We believe in useful collaboration, hard work, and a healthy amount of fun.
Our group consists of both graduate and undergraduate students. For position opportunity availability, email email@example.com!
Scientific curiosity is very important to us. We enjoy having a diverse group where everyone has a desire to learn while contributing to the scientific knowledge base.
Markus Chmielus, PhD began working at the University of Pittsburgh in 2013. Jakub joined the group as the first graduate student, then Amir and Erica. As they graduated with their PhDs, Max and Katerina joined and graduated as Masters. Then Aaron, Ali, Eric and Pierangeli are our newest additions. Many undergraduates have worked in the group as well, contributing in invaluable ways!
Jakub Toman, PhD, now at INL
Erica Stevens, PhD – now at Pitt’s MMCL
Katerina Kimes, Ms – now at ExOne
Amir Mostafaei, PhD – now a faculty at Illinois Institute of Technology
Rafael Rodriguez – now a graduate student at the University of Pittsburgh
Ruby Jiang – now a graduate student at Carnegie Mellon University
Kelsey Shields, UG – now at Estee Lauder
Danielle Brunetta, UG – now at Alcoa
Dr. Markus Chmielus is an Assistant Professor in the Mechanical Engineering and Materials Science Department since September 2013 with a Ph.D. in Materials Science and Engineering from the Technical University of Berlin and the Helmholtz Center for Materials and Energy, Germany, a postdoc at Cornell University 2010-13 and M.S. degrees in Aerospace Engineering (University of Stuttgart, Germany) and Materials Science & Engineering (Boise State University). Dr. Chmielus’s Advanced Manufacturing and Magnetic Materials Laboratory (AM³) performs research on functional and structural metals on the influence of production and processing parameters on the properties and microstructure.
The overarching umbrella of all research activities is quantitative characterization of microstructure, defects, mechanical, electrical, magnetic and thermal properties on different length scales using local, national and international facilities including synchrotron and neutron diffraction and collaborations.
Experimental demonstrations of important structure-property relationships for metals, ceramics and polymers (Undergraduate).
Methodology for materials selection in mechanical design processes. Includes: (i) design process and consideration, (ii) criteria for materials and their shape selection, and (iii) design case study. Mechanical components have mass; they carry loads; they conduct heat and electricity; they are exposed to wear and to corrosive environments; they are made of one or more materials; they have shape; and they must be manufactured. This course provides knowledge on how these activities are related (Undergraduate).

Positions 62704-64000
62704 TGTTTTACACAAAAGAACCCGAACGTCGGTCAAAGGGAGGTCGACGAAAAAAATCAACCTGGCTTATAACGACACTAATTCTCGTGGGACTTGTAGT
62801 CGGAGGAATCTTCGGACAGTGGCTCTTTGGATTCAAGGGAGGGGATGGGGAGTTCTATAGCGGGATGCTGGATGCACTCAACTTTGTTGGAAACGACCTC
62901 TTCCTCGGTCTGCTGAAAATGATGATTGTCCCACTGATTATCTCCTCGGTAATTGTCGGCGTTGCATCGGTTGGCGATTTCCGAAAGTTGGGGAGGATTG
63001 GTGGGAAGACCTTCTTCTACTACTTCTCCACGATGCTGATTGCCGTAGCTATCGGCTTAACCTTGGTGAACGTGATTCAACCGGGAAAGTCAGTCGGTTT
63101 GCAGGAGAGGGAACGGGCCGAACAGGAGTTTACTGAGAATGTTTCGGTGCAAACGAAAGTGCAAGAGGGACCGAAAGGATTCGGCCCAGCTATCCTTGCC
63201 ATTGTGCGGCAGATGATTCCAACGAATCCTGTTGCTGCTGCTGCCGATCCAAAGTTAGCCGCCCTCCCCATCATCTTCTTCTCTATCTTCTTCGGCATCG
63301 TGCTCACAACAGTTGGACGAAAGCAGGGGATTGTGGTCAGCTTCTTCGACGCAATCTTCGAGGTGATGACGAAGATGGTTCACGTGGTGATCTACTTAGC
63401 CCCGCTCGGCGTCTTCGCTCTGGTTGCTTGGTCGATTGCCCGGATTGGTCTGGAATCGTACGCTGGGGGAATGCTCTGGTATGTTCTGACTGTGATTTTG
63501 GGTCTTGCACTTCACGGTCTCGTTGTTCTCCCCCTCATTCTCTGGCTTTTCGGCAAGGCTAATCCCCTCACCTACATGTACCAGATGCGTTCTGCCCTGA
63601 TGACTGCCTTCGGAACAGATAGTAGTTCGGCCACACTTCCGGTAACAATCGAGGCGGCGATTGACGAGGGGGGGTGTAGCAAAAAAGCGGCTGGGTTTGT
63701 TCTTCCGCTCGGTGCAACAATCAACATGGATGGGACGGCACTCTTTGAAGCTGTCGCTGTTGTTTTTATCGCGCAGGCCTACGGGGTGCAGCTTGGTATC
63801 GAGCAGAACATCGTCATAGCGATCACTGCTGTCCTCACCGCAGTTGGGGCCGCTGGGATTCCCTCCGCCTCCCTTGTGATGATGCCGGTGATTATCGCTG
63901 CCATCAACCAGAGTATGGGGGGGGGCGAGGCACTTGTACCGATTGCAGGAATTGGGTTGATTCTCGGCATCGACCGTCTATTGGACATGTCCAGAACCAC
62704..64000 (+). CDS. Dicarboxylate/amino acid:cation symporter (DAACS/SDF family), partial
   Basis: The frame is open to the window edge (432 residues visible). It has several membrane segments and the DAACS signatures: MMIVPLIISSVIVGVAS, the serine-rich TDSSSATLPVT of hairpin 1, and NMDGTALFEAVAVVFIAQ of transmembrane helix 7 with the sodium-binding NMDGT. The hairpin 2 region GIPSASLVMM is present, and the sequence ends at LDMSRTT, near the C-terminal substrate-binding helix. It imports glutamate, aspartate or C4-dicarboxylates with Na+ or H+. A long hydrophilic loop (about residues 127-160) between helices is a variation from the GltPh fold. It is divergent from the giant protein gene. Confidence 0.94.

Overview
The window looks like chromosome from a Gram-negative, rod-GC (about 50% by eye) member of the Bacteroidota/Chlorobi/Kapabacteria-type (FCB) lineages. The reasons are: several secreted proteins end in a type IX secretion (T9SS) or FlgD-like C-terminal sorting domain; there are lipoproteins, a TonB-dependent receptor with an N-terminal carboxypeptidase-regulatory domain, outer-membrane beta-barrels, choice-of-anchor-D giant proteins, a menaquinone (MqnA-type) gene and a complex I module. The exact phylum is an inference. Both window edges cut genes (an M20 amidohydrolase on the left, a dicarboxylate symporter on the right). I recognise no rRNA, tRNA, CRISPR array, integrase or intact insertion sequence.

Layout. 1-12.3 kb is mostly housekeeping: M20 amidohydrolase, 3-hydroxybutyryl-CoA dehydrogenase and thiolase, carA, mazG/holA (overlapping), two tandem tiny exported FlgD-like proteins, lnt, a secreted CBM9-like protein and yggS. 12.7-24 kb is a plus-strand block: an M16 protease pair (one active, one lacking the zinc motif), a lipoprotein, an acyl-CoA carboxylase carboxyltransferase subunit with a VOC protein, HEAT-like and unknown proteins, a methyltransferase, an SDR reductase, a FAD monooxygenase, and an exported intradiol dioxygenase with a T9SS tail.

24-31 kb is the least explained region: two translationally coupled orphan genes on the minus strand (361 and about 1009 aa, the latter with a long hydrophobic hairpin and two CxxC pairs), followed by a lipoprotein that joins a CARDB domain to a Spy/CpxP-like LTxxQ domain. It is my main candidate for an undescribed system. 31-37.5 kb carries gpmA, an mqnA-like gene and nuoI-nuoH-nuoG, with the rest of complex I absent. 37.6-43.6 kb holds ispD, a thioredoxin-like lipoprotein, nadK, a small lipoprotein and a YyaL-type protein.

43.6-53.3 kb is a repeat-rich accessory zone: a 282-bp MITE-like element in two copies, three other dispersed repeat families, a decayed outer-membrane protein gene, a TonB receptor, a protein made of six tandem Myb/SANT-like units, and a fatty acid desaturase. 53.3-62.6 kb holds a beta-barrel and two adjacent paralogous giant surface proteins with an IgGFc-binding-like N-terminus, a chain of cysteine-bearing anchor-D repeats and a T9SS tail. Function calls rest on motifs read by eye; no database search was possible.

Continuum mechanics concepts; elastic, plastic, and viscous deformation; strength in metals, ceramics, and polymers. Application of concepts to details of material tests (e.g., Tension, torsion, compression, hardness tests); metallurgical phenomena (e.g., Precipitate strain fields, dislocations, transformations, residual stresses, anistropy); failure (by brittle fracture, ductile fracture, creep, fatigue, wear, hydrogen effects); design of components for industrial use or research equipment (Graduate).
This class is targeted toward students who want to learn more about additive manufacturing in general, different additive manufacturing techniques, and how they can be used to produce parts out of a large variety of materials. We will cover the general difference between subtractive and additive manufacturing, introduce and detail the advantages and disadvantages of energy beam based and non-beam based additive manufacturing methods, and discuss which materials can be additive manufactured. We will also describe as-printed microstructures and properties and their improvement through post-processing. Furthermore, elements of characterization, testing and qualification will be introduced. If circumstances permit, students will be able to tour the Additive Manufacturing Research Laboratory at the Swanson School of Engineering and potentially compare different AM methods in hands-on demonstrations (Graduate and Undergraduate).
This course offers a survey of micro-analytical, microscopy and diffraction methods that are widely used for the analysis of composition, chemistry, structure, scale and morphology of advanced materials. It introduces the most basic concepts required to understand experimental data obtained with these modern techniques. The main objectives of the course are to enable students to interpret and evaluate relevant data sets presented in the research literature and to identify experimental tools to solve a given Nano-research characterization problem. Some prerequisite basic knowledge of the structure of solid matter (e.g. Crystals and amorphous materials), diffraction methods (e.g. X-ray diffraction) and processing-property-structure relationships in materials is expected (Graduate).